It works most of the time although I find in Asia there are increasingly fewer places you can get away from humanity. Even if you have managed to escape the crowds, their filth follows.

I never fail to feel abject disappointment that the citizens of Malaysia (actually all of Asia because it seems to be the same everywhere I go) have a very strange disregard for their environment. Perhaps they believe so strongly in ‘heaven’ that they feel they treat this Earth like a rubbish dump. I just hope when they get to their heaven it isn’t as covered in industrial waste as their earthly home is.

I managed on one dive last weekend to find a fishing lure stuck to a rock. I am familiar with these tools of the fisherman as I use them myself at home. This one had clearly been used out the back of a boat well within the boundaries of a marine reserve where fishing is banned.

Even out there at Tengol Island which is some 25km from Peninsular Malaysia the beach is liberally sprinkled with plastic water bottles. Polystyrene floats and flotsam regularly come ashore; on the coral reefs the remains of fishing nets continue to catch fish and you are likely to see the odd truck tyre in the strangest of places.


Even here at the Tanjong Jara resort the beach is more than littered with industrial waste, it is covered with the rubbish of the locals and those that use the sea as a dump. Everyone in Malaysia blames ‘foreigners’ but I find that less than convincing. I am sure some of it is carried here on the currents and tides but I strongly suggest most is home produced and thrown away (at least if the language on most of what I picked up is to be believed).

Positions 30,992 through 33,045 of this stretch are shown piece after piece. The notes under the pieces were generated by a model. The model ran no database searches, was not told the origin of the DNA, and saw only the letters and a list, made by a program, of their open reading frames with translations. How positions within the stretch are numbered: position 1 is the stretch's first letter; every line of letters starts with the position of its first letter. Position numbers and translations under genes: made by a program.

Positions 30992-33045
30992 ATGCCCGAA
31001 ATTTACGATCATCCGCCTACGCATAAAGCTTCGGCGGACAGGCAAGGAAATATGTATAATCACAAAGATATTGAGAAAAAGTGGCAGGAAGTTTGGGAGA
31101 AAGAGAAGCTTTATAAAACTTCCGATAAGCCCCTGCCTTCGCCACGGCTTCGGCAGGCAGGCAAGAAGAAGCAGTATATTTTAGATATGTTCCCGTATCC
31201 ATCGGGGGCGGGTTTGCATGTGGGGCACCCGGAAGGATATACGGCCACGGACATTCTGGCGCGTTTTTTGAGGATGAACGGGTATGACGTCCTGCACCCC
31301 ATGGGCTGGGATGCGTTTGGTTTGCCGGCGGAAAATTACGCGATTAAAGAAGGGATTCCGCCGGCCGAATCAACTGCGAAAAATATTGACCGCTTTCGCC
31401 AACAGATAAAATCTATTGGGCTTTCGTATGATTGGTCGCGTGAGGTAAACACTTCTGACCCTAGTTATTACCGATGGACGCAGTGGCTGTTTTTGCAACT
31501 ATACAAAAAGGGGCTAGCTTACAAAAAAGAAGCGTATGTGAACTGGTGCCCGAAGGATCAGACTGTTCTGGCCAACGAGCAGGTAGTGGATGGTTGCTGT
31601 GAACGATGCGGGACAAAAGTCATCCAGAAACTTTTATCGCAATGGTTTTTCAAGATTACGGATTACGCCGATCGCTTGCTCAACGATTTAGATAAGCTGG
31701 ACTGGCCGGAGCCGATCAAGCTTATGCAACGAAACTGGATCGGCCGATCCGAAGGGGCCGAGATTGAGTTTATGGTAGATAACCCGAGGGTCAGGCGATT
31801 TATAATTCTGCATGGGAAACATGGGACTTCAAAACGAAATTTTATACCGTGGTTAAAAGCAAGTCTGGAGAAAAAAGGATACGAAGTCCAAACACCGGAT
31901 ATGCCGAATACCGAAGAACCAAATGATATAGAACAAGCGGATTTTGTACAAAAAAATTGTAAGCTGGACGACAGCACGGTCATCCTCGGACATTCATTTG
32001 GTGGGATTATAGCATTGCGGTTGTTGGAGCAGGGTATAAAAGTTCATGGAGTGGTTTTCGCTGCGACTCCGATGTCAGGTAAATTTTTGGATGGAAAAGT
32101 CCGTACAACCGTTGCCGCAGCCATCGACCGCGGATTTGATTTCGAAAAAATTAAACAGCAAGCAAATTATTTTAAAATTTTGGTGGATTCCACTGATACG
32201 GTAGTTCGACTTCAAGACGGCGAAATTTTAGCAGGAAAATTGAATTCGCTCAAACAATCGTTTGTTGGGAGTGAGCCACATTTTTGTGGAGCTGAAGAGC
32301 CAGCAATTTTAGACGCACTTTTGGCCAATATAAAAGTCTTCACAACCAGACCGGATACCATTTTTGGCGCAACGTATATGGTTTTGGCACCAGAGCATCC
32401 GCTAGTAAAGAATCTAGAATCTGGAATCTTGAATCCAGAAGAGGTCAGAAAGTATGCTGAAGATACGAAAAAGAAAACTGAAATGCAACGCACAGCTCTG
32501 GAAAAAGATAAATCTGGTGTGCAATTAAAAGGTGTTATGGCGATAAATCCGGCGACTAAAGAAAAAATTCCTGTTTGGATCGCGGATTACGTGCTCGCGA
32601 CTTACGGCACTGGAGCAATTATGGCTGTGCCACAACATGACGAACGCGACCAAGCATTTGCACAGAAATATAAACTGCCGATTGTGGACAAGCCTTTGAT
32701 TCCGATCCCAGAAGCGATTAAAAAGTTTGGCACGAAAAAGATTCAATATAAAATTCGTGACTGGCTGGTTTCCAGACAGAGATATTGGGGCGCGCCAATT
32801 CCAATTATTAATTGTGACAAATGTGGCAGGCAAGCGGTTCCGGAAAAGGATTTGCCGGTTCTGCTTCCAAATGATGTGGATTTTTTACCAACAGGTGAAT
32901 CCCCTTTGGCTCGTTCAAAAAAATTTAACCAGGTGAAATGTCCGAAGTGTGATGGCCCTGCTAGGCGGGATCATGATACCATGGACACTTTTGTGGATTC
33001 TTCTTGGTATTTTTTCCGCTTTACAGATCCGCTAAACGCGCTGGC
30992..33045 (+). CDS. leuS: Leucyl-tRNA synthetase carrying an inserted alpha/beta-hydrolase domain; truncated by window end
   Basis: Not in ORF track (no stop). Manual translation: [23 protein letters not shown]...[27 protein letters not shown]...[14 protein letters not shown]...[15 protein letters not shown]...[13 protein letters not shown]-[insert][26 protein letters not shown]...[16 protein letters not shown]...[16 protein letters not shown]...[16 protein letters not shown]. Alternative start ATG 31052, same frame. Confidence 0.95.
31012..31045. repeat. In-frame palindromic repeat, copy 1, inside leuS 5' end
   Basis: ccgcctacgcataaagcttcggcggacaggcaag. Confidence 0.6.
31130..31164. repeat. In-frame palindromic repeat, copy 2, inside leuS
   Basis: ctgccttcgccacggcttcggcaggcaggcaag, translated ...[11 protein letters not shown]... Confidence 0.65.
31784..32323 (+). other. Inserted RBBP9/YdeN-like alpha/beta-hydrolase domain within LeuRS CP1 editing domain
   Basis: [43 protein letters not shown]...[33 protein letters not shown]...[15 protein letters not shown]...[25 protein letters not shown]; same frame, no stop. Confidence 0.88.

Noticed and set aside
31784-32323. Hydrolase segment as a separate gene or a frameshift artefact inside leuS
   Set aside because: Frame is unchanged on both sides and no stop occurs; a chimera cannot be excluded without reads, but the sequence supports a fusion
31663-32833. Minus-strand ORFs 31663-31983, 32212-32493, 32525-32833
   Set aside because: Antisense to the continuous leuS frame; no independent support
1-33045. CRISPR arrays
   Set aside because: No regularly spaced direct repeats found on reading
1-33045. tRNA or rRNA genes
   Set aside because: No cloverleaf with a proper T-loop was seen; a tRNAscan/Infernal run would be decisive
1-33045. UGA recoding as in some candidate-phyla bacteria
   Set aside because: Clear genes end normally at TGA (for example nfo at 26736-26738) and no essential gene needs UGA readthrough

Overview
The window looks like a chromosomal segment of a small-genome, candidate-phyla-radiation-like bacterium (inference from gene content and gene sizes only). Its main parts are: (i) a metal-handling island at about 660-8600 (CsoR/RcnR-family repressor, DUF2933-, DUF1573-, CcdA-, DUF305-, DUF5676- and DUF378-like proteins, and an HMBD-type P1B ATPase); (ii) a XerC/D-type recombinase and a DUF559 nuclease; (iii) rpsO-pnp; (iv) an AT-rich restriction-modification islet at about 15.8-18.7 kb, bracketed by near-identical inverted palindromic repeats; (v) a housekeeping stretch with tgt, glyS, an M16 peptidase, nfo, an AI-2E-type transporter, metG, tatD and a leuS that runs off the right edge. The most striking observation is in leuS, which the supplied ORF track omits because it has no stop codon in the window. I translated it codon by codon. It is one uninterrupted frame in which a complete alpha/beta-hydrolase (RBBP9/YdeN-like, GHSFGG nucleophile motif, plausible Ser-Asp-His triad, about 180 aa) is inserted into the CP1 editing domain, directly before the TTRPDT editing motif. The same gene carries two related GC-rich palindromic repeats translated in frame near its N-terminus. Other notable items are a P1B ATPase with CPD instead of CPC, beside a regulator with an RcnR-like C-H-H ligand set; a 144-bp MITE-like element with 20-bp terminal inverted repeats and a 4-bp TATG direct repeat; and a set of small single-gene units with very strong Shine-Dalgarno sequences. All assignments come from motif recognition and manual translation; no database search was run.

On Saturday afternoon with the late afternoon sun pounding my back I sat surrounded by a dozen or so local young men who were surf casting off the rocks. Fish hook packages were thrown away once their contents were removed. Sticking plaster wrappers flew away from its owner, caught on the late afternoon sea breeze. The final straw for me was a large orange plastic bag that tumbled away from its owner who watched it disappear into a rock pool without blinking. He didn’t go after it. He just watched it blow away before returning to his fishing.

When I got up to head back to the hotel I quietly picked up his plastic bag and put it in my pocket. So easy. And it won’t end up fooling a passing turtle that it is a jellyfish meal and choke it to death.


I find it an interesting proposition that as we New Zealanders have discarded the superstition and dogma of the world’s major faiths we have replaced it with something which to me is far more precious – living this one life in some sort of balance – not living to work but working to live, spending time with our family and friends, being at our children’s Saturday morning sports games and not working in the office and treating our environment as our heaven on earth and not a rubbish dump – hopefully leaving it better for our children than we found it.

We New Zealanders lead the world in many ways. I don’t think we believe that a balanced lifestyle and respect for the planet and each other is one of them, but I think we should.

It defines many of us and that of course is what makes New Zealand such an attractive destination to so many migrants.